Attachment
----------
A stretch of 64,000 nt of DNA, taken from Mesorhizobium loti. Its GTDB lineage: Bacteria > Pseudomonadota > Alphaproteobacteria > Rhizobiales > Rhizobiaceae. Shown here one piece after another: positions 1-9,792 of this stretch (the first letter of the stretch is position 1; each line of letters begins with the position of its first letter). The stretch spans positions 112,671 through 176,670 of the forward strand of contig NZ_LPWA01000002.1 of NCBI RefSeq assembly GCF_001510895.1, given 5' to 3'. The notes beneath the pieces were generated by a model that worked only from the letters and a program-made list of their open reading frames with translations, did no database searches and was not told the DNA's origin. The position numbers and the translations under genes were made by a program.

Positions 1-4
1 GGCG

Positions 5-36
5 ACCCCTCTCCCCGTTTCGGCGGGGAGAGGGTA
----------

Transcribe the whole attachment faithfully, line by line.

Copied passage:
A stretch of 64,000 nt of DNA, taken from Mesorhizobium loti. Its GTDB lineage: Bacteria > Pseudomonadota > Alphaproteobacteria > Rhizobiales > Rhizobiaceae. Shown here one piece after another: positions 1-9,792 of this stretch (the first letter of the stretch is position 1; each line of letters begins with the position of its first letter). The stretch spans positions 112,671 through 176,670 of the forward strand of contig NZ_LPWA01000002.1 of NCBI RefSeq assembly GCF_001510895.1, given 5' to 3'. The notes beneath the pieces were generated by a model that worked only from the letters and a program-made list of their open reading frames with translations, did no database searches and was not told the DNA's origin. The position numbers and the translations under genes were made by a program.

Positions 1-4
1 GGCG

Positions 5-36
5 ACCCCTCTCCCCGTTTCGGCGGGGAGAGGGTA